5 Conf., Rhode Island (2003); Numerics of Disk-Planet Interaction, Stockholm (2004), Ringberg Workshop on Planet Formation, Germany (2005); INTAS workshop Cyclic variability of PMS objects, Stockholm (2005). Regularly refereed papers submitted to international astronomical journals (ApJ, A&A, AJ, MNRAS, Icarus, Science, Planet. Space Sci., Ap. Sp. Sci., Earth Pl. Sci., PASJ), and grant proposals for science foundations: NSF and NASA (USA), KBN (Poland). adisor to Solar System and Planetary Studies sub-committee of the Canadian Astronomical Society (CASCA). Served on 9 Ph.D. examination committees at the Universities of Stockholm, Uppsala, Gothenburg, Paris, Grenoble, Toruń, and at Monash University in Melbourne; a habilitation committee in Grenoble, and a selection committe for Assoc. Professorship at the Niels Bohr Institute in Copenhagen. Served as Responsible Scientist of the 4-yr STINT-financed, Stockholm Observatory-Lick Observatory/UCSC scientific exchange program. Served as Coordinator of the 3-year INTAS EU network Perturbers and density waves in accretion disks with 5 institutes in Sweden, Germany, Russia, and Ukraine. Directed an 8-person research group 5 at Stockholm Observatory, working on theory of the origin of planetary systems: 2 postdocs, 3 graduate students, and 2-3 M.Sc. students. Led the Stockholm node of the European Research and Training Network The Origin of Planetary Systems ( ), comprising about 35 researchers from 10 European institutes in 7 countries. (xi) Public Outreach and Media (NOT UPDATED) Artymowicz enjoys giving popular talks, and created a popular web presentation at Science Astronomy Extrasolar Planets Planetary systems and their changing theories. His work was selected for press release at the AAS convention in Pittsburgh, PA (1995), discussed by James Glanz in Science editorials (in 1995 and 1997), in New Scientist (2003), by G. Marcy and P. Butler in the Sky & Telescope (March 1998), in Science News (Aug. 1998) by Ron Cowen, and in Forskning och Framsteg (2000) by Jens Ergon. Major Polish and Swedish dailies Gazeta Wyborcza and Dagens Nyheter, as well as the British Economist, published in interviews and/or stories on extrasolar planets featuring Artymowicz. He appeared on the Swedish TV science program NOVA (2000), and the Japanese NHK Co. production Space Millenium (TV program and book, 2001). Swedish magazine Popular Astronomi published in 2002 a profile of Artymowicz s research. The attractiveness of the subject, together with this publicity, helped Artymowicz recruit young researchers to his group (e.g., A. Jeneskog from Uppsala U. became an M.Sc. student after reading a 1998 issue of Scientific American on exoplanets with references to Artymowicz s work.) (xii) Impact and Competitiveness Artymowicz wrote many outstanding papers gathering large number of citations. In early 2011 he was the 1st author of 42 major papers cited in ADS/Harvard database. He has 2700 citations, or about 30 citations per paper. In Artymowicz was the third most cited astronomer in Sweden. His research was rated excellent and a clear highlight of the Observatory s program by an International Evaluation Committee on Astronomy and Astrophysics in Sweden (Oct. 2000) 6. Artymowicz was offered a visiting professorship at the U. of Rochester, NY (1993), and ranked first among: 100 applicants for a postdoc at the University of Maryland (1993), 70 applicants for asst. prof. in Stockholm (1993), 300 applicants for tenure-track at Vanderbilt U., Nashville, TN (1996), and 40 applicants for Senior Resercher position in Stockholm (1997). In he was ranked 1st in searches for faculty positions at LASP/Univ. of Colorado, Boulder, and MIT Dept. of Earth and Atm. Sci; in 2004 he was offered tenured positions at the Australian National University in Canberra, and at the University of Toronto. 5 pawel/systems.html 6 pawel/eval2000.html 5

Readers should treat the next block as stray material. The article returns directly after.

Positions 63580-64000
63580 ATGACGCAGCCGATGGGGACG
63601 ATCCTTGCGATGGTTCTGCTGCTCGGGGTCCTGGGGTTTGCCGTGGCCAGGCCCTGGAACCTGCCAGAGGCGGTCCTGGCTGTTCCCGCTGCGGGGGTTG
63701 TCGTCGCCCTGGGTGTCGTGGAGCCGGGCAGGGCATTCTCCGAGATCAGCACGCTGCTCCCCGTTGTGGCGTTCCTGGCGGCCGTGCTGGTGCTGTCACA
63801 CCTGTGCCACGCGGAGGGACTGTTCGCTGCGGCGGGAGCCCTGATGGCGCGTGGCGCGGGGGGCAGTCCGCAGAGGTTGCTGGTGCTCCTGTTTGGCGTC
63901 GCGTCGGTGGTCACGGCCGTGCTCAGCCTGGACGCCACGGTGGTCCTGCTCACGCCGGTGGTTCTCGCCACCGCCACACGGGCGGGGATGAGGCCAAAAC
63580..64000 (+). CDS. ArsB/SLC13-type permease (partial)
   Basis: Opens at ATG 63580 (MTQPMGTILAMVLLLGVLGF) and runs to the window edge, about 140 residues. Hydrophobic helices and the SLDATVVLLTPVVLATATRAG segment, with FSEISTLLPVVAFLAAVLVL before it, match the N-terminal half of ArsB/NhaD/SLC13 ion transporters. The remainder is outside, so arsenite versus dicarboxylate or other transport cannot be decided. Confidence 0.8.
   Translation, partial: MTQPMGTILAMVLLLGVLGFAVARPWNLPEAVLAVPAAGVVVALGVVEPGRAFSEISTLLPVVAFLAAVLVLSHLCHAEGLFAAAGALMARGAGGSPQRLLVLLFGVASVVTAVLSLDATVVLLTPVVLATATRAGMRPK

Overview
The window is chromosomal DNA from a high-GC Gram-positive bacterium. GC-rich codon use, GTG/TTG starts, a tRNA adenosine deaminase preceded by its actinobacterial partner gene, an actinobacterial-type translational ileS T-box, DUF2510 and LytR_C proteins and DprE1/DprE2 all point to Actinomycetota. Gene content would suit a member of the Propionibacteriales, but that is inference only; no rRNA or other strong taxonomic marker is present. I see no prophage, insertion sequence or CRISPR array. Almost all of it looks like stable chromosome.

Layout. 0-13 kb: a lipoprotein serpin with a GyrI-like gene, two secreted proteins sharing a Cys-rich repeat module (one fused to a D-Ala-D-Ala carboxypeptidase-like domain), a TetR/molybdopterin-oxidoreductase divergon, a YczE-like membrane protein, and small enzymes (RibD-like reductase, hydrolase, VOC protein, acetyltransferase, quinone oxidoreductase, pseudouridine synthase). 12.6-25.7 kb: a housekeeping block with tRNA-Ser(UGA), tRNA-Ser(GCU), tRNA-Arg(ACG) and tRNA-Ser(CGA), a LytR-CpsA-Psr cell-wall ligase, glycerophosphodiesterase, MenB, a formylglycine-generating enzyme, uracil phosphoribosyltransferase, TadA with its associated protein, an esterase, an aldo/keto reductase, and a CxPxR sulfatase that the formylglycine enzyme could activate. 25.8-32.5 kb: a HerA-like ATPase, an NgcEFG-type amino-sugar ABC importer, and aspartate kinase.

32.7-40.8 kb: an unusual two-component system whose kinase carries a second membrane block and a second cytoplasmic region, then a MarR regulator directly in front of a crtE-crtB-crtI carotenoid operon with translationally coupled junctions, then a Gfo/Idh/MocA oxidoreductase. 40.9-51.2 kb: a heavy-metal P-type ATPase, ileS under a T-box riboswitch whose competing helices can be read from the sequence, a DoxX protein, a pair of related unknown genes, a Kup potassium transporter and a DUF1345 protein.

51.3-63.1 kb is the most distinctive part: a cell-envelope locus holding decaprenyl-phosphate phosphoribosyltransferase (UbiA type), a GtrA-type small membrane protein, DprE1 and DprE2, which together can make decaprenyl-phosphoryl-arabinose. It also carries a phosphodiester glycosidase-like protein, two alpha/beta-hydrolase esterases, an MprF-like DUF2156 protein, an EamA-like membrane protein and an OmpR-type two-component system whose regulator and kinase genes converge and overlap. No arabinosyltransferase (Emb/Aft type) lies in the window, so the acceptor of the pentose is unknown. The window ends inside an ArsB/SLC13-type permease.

6 (xiii) Other Interests Flying single-engine, complex airplanes across North America; aerobatics, designing and building experimental airplane systems. Mountain biking on Lake Tahoe trails. Diving (Australia, the Bahamas). Skating (Stockholm archipelago). Skiing (Arapahoe Basin). Discovering fractals 7. Investigating the Smolensk catastrophe (PLF 101, 2010). 7 pawel/iii/fractal.html 6